Dredd is back... minus Rob Schneider we hope
Whether or not The Avengers stuns the world or whether Zach Snyder can actually make Superman cool again, I’ve had enough. I don’t want to watch Spider-Man get bitten by a radioactive spider again, I don’t care about Ryan Reynold’s super-powered green jewellery and for god’s sake Hollywood, who decided we as an audience wanted another Judge Dredd movie? He betrayed the law, we get it.
Aside from the purple, figure-hugging sight of The Phantom, it’s tough to think of any superhero whose revival hasn’t yet been plotted for the silver screen at this moment in time. With unwanted sequels (Transformers 3, Pirates 4) aligned beside unloved superheroes, 2011 looks to be a lean period for Hollywood’s coffers, though every fault of their own.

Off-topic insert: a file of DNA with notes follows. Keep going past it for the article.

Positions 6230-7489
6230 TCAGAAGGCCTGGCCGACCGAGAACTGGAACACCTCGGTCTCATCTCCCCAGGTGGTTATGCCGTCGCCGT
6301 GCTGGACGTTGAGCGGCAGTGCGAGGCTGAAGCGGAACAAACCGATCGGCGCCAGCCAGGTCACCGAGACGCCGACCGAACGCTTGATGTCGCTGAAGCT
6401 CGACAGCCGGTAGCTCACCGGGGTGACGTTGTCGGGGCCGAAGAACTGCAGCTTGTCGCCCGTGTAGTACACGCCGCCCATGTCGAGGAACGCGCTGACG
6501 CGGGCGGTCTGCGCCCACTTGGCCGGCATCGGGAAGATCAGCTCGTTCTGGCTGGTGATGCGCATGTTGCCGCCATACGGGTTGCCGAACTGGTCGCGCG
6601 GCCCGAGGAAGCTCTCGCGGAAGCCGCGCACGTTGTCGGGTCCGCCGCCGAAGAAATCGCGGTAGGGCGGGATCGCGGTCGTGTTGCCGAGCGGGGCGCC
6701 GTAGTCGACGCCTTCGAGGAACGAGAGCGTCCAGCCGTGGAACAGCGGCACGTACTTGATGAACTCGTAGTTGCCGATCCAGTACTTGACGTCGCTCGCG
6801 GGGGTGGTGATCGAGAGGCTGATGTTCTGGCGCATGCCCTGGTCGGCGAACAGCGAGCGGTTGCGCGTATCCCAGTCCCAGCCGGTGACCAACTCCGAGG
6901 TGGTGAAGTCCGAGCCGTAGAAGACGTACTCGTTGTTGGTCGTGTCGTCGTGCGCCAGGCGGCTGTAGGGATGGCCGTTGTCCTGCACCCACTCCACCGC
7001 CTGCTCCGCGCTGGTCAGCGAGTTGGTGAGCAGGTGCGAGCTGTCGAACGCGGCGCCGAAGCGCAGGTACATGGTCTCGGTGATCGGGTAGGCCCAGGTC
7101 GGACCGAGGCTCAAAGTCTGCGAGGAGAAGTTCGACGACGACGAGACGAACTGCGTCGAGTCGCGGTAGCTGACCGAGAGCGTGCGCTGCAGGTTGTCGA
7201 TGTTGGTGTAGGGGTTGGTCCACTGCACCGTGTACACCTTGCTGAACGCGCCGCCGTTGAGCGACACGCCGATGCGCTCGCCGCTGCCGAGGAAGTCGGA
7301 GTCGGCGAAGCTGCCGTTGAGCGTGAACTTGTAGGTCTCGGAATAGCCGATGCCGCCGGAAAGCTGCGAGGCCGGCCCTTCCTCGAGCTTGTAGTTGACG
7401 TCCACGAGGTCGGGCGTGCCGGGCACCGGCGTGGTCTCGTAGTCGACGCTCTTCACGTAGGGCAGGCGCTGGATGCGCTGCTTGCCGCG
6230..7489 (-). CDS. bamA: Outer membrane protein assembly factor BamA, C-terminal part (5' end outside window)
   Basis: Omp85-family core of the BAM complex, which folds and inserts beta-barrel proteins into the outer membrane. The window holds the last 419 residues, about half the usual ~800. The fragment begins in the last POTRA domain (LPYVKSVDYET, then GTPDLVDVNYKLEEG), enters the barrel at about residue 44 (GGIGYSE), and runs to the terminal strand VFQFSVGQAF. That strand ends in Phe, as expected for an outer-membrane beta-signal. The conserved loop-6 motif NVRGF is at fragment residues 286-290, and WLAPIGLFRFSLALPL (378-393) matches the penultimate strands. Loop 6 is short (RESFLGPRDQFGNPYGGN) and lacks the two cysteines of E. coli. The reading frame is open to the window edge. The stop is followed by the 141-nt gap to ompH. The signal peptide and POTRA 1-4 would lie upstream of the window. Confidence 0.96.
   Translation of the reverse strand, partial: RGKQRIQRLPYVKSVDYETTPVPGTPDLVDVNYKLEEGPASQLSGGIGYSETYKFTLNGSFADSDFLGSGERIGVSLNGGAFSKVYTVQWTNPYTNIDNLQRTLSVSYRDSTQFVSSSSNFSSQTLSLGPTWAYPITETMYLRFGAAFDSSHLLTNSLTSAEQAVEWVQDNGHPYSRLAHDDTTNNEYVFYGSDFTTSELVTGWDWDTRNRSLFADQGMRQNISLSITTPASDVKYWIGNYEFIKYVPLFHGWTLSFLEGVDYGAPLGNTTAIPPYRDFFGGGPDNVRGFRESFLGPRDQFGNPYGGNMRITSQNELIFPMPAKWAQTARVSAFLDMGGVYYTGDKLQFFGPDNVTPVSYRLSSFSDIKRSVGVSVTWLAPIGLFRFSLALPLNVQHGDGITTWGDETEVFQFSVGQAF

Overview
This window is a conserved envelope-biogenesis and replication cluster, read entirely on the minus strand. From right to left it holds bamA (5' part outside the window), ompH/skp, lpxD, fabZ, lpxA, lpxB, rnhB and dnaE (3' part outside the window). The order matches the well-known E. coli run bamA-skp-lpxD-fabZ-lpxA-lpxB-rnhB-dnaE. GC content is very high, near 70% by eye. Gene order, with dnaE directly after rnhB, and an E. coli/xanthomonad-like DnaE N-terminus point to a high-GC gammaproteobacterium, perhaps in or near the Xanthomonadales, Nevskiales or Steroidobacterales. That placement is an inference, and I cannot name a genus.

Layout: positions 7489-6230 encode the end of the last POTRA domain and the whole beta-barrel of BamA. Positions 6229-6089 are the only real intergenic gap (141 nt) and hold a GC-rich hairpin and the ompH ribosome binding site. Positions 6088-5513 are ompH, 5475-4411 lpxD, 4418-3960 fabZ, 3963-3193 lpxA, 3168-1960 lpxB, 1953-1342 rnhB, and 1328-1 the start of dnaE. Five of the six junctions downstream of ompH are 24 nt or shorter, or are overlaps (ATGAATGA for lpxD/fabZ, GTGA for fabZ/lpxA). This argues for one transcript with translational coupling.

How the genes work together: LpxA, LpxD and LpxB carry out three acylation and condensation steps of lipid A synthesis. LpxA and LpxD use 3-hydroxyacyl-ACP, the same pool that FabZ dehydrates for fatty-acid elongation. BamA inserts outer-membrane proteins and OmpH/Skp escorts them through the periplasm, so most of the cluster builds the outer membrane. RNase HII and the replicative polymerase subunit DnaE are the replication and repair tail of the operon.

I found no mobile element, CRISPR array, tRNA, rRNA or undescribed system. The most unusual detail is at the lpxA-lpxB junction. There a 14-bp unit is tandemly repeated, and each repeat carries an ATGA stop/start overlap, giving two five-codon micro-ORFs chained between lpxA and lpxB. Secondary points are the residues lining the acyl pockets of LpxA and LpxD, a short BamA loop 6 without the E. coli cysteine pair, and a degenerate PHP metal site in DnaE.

I’m not asking for Hollywood to re-invent the wheel with original, brilliant material – there’s never going to be seven or eight Inception’s or District 9’s for the summer season. I’m just asking for a little less cynicism for us an audience (Brought to you... by CONTRACTUAL OBLIGATION – Spider-Man 2012!’) and perhaps a look beyond their immediate horizons for untapped material. After all, there’s another industry that is making record profits and has an identical in-built audience to comics – video games. Oh wait, there’s already over 50 video game adaptations in pre-production right now? Perhaps it’s better the devil you know…